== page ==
How busy is it actually being a school teacher? Does it take a lot from your own time? How much patience does it require?!
This month we are hearing from my lovely sister, Emma Douglas, who teaches the little ones (aka five year olds) in Auckland.
Here is a snapshot of a typical day from her life as a primary school teacher:
7.00am Buzz! My alarm goes off, I get ready for my day, pack my lunch and head out the door by 7:50am.
8am I arrive at school, let myself into my classroom and get setup for the day with any last minute worksheets and check emails.
8:25am The bell goes and my students are now allowed to come into the classroom. I sit with them to practice writing their spelling words and chat to parents.
8:50am The bell goes to officially start the school day. Students come to the mat and we do the roll, calendar, sort any notices and lunch orders and share news.
9:15am Maths time! I work with a different maths group each day focusing mainly on number knowledge, pattern or time.
10am Time for some fitness- generally something outdoors if weather permits, otherwise dancing inside the classroom.
10:15am Now we transition into writing. We write daily on different topics in our writing books and on Fridays we do publishing so our writing can be displayed on the classroom wall. I move around the classroom helping students with their work.
10:40am I start marking writing pieces as students finish their work.
11:00am Morning-tea time! Time for the kids to run around on the playground and time for me to get some coffee! It’s quite nice having a ‘forced’ break. Sometimes I will sort things in the classroom, mark work, take netball practice or supervise a club.
11:30am Morning-tea finishes and student’s come in and finish their writing and I continue marking. Once students have finished their work and it has been marked, they can have some choosing time. I teach five year olds so it is important to allow them to have some ‘down time’ over the course of the school day.
12noon Time for guided reading. The class is split into four reading groups based on their ability and I read with each group everyday for about 15 minutes. The other groups complete worksheets, have computer time or complete a reading activity. Students always take their reading book home so they can practice with their family.
1pm Lunchtime! The children eat lunch and then have another run around and play on the playground. I always head to the staff-room with the other teachers and then I head back to the classroom to check emails, collect any printing etc. I think it is really important to go into the staff room so you have a chance to catch up with everyone, find out anything new that is happening and have a chance to socialise with the staff.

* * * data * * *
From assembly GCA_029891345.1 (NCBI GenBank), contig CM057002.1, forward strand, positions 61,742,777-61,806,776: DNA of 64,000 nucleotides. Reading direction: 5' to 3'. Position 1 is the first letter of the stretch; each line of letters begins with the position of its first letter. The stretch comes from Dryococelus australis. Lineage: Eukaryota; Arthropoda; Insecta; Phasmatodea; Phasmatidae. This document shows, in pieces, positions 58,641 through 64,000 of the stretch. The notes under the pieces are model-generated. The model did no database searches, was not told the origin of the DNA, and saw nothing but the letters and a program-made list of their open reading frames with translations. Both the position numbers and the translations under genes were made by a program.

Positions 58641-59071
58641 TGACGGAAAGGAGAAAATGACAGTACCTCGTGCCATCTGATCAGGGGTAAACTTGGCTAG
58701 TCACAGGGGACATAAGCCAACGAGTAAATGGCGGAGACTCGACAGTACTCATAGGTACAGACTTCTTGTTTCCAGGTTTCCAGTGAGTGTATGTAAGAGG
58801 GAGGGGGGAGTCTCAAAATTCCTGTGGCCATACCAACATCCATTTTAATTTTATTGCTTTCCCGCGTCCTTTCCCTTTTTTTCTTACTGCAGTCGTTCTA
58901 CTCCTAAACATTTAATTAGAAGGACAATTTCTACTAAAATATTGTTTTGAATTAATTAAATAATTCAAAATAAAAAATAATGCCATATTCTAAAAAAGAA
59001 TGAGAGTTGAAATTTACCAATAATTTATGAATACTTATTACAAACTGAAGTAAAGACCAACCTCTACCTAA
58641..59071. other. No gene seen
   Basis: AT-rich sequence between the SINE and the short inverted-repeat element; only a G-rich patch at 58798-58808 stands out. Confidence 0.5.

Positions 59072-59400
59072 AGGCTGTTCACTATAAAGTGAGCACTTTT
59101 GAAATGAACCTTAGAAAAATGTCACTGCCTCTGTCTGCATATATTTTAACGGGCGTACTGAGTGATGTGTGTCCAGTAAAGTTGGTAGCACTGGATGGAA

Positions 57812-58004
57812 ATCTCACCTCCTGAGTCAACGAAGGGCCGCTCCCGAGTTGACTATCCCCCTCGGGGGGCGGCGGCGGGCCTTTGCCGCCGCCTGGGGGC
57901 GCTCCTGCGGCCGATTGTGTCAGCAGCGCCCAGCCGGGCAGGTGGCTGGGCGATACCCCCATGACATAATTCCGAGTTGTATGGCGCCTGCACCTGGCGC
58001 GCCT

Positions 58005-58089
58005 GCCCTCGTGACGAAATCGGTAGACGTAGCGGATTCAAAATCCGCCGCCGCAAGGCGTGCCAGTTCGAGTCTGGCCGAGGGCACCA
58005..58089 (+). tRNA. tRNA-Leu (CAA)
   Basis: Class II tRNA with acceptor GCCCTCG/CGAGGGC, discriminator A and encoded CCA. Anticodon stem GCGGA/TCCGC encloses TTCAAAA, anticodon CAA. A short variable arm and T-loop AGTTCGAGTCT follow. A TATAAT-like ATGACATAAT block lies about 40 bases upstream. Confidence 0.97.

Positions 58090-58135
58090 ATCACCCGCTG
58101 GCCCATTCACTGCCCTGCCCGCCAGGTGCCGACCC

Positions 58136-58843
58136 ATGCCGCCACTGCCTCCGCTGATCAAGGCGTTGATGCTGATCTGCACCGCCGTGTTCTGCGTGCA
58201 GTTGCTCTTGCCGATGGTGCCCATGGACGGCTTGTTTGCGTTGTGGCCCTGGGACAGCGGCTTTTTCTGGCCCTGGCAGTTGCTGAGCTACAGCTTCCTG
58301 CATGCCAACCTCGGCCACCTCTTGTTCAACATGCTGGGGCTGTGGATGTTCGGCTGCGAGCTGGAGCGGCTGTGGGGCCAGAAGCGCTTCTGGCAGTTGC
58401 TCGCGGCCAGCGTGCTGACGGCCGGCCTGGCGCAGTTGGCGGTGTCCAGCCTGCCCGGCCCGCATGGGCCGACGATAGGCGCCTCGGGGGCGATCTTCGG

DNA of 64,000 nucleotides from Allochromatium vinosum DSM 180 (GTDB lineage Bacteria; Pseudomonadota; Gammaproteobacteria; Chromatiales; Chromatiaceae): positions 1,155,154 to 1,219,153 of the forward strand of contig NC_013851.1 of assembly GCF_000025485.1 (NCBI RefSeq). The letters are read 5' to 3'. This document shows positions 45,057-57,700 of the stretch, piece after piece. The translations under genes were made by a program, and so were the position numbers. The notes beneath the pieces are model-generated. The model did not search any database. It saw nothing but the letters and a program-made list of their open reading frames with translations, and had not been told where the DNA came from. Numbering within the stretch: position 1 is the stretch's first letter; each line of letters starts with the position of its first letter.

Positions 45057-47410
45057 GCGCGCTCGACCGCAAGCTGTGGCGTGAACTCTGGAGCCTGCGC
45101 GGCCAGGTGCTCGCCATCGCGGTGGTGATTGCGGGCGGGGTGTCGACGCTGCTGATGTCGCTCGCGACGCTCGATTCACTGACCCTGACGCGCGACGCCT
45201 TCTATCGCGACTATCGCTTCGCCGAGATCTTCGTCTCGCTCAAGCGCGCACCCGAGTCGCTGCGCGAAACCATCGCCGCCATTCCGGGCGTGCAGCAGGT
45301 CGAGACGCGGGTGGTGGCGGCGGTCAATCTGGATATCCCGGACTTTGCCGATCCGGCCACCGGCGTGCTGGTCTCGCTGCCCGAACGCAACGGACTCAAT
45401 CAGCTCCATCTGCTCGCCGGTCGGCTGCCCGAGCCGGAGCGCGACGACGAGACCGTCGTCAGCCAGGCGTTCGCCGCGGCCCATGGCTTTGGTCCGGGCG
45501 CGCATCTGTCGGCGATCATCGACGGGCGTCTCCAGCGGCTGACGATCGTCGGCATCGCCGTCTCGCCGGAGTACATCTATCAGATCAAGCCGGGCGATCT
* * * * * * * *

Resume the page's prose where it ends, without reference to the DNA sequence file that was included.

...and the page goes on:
1:40pm Lunch finishes and students come inside for silent reading.
1:55pm I read the class a couple of story books and we answer questions about the text.
2:10pm: The afternoon varies sometimes we have singing with the other Year One’s, do an art activity, go outside for P.E, work on our environmental science project, or on a Friday we have assembly. The afternoon generally goes pretty fast and before you know it, its time to pack up.
2:45pm Students tidy up the classroom, take home any notices, get their school bags already and come to the mat for some singing or sharing of the day.
3pm Home time (for the students)! Now is the time where I do my planning, write any reports, answer parent emails or go to staff meetings.
4:30-5pm Home-time for me! One thing I really love about teaching is that the hours are really flexible, so if we there are no staff meetings after school and if I need to head away early for an appointment, I can. Most days I stay till about 4:30-5pm. I try to be really efficient with my time, which means I can leave earlier.
Have you got what it takes to be a school teacher? Please share your thoughts in the comments below!
Or if you have any questions for Emma about working as a teacher, please sing out!
Want to feature in ‘Day In The Life’ or have someone else to put forward? Please email the work her [@] gmail dot com or fill out the submission form.